White Flight Led to the Repatriation of Many Towns and This Included Pilsen

White Flight Led to the Repatriation of Many Towns and This Included Pilsen nuestro stories

Credit: Nuestro Stories

Throughout the course of America (or at least the America we know today), there have been a variety of points in life that have changed, altered, or inspired the course of history. 

One of the major factors that contributed to an ever-changing landscape across the country was a phenomenon known as the white flight. A term that came about in the 50s and 60s, white flight refers to the sudden or large-scale gradual migration of varied European ancestries. A migration that was primarily caused by the Euro residents of the area being unwilling to live in proximity to non-white Europeans. 

It was this phenomenon that led to burgeoning communities of color flourishing, creating their own unique space that brought culture, familial living, music, art, and a sense of tradition that they had been removed from due to the effects of colonization. One such neighborhood was the area of Pilsen, Illinois. 

Between 1960 and 1970, Pilsen’s (named after a city in the Czech Republic) Mexican population doubled and made residents of Mexican descent the majority in the area. As the white flight progressed, activist Anita Villareal began a campaign to create a permanent space for Mexicanos in the town. As a real estate agent, she began setting up deals for Mexicans to set up their businesses and to find established family homes that could extend through the generations. To this day, her impact has continued to be felt, as Pilsen still maintains a predominantly Latino population.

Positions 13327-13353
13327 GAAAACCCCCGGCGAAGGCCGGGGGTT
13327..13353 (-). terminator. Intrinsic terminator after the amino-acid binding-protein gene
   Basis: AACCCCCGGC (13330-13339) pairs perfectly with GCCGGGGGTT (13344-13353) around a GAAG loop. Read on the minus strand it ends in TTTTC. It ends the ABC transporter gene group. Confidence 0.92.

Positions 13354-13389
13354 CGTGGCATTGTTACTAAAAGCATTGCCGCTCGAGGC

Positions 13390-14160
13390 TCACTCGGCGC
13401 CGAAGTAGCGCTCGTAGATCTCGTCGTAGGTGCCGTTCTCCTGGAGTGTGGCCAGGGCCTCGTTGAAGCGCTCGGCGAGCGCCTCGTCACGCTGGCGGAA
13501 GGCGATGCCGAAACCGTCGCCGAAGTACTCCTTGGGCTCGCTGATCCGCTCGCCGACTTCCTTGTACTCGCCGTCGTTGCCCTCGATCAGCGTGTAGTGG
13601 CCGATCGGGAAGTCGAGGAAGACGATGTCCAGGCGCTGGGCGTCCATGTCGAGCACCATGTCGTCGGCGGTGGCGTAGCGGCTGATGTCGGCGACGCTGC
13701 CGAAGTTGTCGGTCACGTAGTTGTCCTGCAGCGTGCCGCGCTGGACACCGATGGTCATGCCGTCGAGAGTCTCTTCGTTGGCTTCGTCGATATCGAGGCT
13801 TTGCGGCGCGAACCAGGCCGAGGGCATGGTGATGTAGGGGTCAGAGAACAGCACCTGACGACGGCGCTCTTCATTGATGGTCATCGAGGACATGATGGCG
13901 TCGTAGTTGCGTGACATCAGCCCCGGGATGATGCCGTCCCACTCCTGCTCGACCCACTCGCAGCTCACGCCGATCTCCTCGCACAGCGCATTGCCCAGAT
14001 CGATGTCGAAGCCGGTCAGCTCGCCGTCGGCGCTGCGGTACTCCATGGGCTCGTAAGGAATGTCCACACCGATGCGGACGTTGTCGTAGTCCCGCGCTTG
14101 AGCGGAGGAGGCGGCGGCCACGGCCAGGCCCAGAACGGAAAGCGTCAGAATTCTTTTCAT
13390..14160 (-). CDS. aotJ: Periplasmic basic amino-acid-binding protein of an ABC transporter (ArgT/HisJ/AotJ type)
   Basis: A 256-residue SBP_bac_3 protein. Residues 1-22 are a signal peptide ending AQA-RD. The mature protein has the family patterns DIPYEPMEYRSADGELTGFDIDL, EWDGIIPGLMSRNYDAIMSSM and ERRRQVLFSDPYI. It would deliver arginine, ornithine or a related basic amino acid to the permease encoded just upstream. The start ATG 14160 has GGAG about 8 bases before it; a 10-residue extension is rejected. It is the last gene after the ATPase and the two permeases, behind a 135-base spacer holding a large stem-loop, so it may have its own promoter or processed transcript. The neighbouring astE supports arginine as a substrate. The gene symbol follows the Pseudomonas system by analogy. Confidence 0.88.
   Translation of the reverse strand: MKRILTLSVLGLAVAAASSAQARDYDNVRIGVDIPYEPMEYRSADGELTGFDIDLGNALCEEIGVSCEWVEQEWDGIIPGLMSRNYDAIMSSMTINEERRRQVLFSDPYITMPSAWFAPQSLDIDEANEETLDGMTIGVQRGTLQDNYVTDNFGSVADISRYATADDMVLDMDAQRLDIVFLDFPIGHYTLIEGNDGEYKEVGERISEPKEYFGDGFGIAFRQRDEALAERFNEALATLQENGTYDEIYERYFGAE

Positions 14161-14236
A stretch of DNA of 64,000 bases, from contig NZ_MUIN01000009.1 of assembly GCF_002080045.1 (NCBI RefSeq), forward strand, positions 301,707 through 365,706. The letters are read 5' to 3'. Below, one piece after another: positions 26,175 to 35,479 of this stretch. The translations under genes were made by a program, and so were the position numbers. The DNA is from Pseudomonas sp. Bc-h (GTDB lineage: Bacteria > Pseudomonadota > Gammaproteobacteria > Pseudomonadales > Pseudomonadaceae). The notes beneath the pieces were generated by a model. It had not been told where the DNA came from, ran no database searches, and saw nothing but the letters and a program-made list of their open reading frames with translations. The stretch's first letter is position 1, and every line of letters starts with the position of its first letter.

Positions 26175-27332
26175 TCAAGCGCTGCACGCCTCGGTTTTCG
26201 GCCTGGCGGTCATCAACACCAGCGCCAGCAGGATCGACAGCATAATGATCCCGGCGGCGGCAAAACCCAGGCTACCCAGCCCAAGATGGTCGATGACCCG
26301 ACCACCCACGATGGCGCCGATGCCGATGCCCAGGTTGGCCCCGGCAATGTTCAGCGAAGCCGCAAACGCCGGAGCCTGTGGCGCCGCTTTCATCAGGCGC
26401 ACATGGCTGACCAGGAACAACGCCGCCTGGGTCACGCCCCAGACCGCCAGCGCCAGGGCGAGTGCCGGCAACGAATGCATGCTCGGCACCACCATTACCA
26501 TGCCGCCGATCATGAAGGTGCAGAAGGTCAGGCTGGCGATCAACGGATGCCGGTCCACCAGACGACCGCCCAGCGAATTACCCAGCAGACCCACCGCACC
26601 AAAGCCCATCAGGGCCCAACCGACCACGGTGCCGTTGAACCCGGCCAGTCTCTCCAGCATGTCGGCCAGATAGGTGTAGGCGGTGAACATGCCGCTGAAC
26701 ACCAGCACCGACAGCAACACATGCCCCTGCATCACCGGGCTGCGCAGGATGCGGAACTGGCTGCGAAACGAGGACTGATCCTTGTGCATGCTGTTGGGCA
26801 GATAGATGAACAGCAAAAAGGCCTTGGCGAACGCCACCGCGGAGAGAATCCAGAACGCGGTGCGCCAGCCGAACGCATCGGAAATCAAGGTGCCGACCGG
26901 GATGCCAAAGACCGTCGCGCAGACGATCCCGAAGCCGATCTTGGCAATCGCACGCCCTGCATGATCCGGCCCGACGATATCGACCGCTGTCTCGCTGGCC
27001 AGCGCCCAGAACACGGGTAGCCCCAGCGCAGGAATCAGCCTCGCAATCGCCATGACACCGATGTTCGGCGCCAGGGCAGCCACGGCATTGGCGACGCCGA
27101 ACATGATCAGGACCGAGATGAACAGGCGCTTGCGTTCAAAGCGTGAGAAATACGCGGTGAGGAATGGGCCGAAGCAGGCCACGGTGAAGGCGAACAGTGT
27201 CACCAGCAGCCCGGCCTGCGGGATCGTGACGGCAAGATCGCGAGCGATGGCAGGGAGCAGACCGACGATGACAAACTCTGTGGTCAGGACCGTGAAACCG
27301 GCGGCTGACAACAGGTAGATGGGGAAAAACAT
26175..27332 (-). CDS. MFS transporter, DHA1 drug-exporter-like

However, the reverse of white flight is gentrification, and the city of Pilsen is not immune to the struggles. They are currently fighting through a wave of gentrification as housing prices rise and cafes begin to replace panaderias. 


Read more: This Memorial Wall Pays Tribute to the Passengers of Flight 587

Interesting Facts about Pilsen, Illinois

  • They are currently fighting through a wave of gentrification
  • Cafes are replacing panaderias
  •  Check out the National Museum of Mexican Art while you visit Pilsen
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By Rachel

Olivia Monahan Chicana journalist, editor, educator, and organizer in Sacramento whose sole focus is to shed light on stories on our most impacted and marginalized communities, but even more importantly, for those stories to humanize those normally left out. She is an Ida B Wells Investigative Journalism Fellow 2022 Finalist, a member of the Parenting Journalists Society, and has bylines in The Courier, The Sacramento Bee, The Americano, Submerge Magazine among others.

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